- May 15, 2014
- Posted by: Dave Kurlan
- Category: Understanding the Sales Force
Yesterday, I was on three separate calls with sales managers whose salespeople needed to fill their pipelines, but hadn’t. They needed those salespeople to schedule meetings, but they weren’t doing it. They needed those salespeople to make calls, but they wouldn’t make them. They needed to get those salespeople moving, but those salespeople were stuck.
For the salespeople, it was their own doing. Self-imposed. And they knew it!
Would you like to know which mysterious, hidden weakness was holding them hostage, preventing them from taking the action they knew was crucial to their success? Of course you would.
All of them were perfectionists. You may be wondering what could be wrong with that?
When it comes to salespeople doing something they haven’t done before, everything is wrong with that. A perfectionist must do things perfectly and if ever there was a sales activity that was ripe for imperfection, it would be the prospecting call. After all, a new salesperson might have to speak with 10 or more prospects to schedule one meeting or call. And in their perfectionist minds, that would be 9 failures.
So they procrastinate. And they’ll continue to procrastinate until they are certain that they can get it right. Make it perfect. And the more they prepare, rehearse, wordsmith and prepare some more, the worse they’ll be. It won’t sound like a conversation, they won’t sound real, but they will sound like a telemarketer reading from a script and nobody will want to speak with them. They will fail. It’s a catch-22.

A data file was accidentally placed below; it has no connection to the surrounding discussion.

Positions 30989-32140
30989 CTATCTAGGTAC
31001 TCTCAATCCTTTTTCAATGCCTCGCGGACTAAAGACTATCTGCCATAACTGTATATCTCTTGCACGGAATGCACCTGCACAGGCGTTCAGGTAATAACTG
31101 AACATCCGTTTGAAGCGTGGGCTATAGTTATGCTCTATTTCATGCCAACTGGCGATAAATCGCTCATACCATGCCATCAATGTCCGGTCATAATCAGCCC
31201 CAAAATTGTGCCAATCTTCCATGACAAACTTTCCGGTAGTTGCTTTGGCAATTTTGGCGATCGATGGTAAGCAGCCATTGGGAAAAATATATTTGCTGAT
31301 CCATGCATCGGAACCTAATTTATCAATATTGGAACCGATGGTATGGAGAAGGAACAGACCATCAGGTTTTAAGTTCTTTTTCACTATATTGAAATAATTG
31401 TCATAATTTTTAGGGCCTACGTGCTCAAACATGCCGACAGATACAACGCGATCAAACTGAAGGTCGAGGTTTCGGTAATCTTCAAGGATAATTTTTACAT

So what can you do?
If you’re a sales manager, give these salespeople permission to fail. Not only permission, insist on it. Force them to get someone to say “no” to them and praise them for their effort, remind them that they lived to tell about it and ask them what they learned from it.
If you’re a salesperson, give yourself permission to fail. But even more than that, remember this:
If you make the worst prospecting call in the history of selling, who, other than you, will even know about it? The chances that a prospect will remember you are in direct disproportion to how bad you were! The worse you are, the less you’ll be remembered.
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